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Interview with a Designer: How to Approach Major Home Remodeling

Remodeling one’s home impacts life dramatically on a number of levels. It’s important to identify the motivation of your remodel to achieve your lifestyle goals.

Clearly remodeling one’s home impacts life dramatically on a number of levels. Developing a program and budget, working through the architectural process, financing and managing the construction phase, as well as living in the spaces afterwards are life-altering experiences.

It is important to identify what is motivating your desires to remodel and how best to achieve that goal before involving the services of design building professionals. With that in mind, I am sitting down today with Mark Demmerle, building design professional and creator of Think Inside Your Box™.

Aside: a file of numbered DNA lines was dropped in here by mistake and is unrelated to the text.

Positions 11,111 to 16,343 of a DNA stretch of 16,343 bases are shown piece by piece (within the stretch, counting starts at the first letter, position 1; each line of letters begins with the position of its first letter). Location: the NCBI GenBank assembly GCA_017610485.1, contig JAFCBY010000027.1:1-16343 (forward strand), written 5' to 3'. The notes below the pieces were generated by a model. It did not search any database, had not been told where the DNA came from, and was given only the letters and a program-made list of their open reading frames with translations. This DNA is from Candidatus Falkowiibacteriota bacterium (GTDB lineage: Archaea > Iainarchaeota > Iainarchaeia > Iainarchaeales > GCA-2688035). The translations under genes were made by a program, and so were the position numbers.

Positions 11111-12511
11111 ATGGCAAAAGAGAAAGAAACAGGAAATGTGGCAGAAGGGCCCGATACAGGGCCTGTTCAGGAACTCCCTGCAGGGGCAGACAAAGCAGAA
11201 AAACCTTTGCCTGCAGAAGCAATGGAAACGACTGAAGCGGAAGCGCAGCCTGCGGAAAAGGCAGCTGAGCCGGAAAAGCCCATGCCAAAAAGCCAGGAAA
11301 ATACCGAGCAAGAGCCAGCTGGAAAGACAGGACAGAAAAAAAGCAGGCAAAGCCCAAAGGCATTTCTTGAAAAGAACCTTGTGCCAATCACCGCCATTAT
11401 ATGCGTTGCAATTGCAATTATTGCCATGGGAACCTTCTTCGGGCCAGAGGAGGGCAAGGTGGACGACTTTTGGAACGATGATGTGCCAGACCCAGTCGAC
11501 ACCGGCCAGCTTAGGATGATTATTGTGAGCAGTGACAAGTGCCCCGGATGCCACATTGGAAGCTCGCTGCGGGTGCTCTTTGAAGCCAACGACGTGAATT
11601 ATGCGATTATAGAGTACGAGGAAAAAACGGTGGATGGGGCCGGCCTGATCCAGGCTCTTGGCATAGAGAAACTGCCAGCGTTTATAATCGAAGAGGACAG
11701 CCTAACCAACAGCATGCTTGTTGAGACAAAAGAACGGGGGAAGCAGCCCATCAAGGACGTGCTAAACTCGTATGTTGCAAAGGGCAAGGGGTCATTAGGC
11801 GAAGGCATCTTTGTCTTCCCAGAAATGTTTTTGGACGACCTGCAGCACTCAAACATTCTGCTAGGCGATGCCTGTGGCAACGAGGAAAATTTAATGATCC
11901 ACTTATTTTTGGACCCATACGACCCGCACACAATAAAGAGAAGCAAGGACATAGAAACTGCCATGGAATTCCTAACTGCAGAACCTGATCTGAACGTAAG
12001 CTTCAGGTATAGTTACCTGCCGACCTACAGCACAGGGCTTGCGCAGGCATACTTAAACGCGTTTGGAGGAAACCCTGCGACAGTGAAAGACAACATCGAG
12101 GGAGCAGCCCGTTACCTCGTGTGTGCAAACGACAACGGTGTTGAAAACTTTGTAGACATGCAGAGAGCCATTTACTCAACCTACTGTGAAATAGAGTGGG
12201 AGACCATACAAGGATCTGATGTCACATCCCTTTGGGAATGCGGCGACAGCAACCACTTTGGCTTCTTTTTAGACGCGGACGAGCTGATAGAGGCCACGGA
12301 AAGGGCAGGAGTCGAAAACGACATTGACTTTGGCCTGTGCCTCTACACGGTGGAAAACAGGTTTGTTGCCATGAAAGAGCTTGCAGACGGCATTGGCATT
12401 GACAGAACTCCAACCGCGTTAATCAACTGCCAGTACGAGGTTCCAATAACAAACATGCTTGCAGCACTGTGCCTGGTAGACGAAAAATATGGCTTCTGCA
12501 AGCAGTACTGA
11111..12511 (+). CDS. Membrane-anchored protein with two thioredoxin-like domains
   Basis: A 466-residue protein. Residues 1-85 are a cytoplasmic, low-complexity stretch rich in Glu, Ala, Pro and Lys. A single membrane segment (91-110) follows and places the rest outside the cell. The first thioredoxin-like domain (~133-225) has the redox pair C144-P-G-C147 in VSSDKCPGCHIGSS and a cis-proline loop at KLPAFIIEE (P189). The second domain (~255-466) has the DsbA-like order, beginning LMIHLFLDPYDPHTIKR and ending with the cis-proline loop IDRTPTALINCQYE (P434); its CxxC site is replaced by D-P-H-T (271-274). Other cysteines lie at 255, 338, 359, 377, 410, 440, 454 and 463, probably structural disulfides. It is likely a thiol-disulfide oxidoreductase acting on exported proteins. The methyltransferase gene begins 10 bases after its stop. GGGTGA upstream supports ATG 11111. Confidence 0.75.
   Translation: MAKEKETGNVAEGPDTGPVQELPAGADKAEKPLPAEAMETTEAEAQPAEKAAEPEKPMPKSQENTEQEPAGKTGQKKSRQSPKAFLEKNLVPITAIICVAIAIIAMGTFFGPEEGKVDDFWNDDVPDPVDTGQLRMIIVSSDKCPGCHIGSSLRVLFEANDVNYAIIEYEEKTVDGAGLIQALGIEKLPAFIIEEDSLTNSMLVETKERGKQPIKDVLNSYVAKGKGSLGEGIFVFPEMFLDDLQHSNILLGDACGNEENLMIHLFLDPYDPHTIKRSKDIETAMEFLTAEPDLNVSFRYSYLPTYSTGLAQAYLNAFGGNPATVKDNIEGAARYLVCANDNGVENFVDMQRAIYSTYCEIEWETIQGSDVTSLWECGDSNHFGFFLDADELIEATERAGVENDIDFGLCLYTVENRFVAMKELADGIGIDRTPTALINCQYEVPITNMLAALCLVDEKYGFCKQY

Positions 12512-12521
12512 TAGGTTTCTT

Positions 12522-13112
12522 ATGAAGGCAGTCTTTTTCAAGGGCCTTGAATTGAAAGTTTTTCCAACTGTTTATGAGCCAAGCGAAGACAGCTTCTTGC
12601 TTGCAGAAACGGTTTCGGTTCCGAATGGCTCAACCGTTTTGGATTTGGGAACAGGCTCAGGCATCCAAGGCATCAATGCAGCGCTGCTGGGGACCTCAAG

Q) Homeowners remodel their houses for a myriad of reasons. Mark, in your opinion, what is the meaningful force beyond a substantial renovation?

A)  Quality-of-life issues are the easiest to understand and, in my opinion, the best reasons to remodel. Unless you are a seasoned renovator, it is best to live in your house for a year to understand what it is that should be changed to best suit your lifestyle.

The next step is to identify what you like in your home and capitalize on those strengths. This approach will promote productive thinking and progress in arriving at a uniquely interesting solution to remediate the unaccommodating aspects of your home. It is easy to lose traction by focusing on the flaws and the defects without a clear objective in the mind.

Q)  What is the best way to begin the design dialogue about remodeling?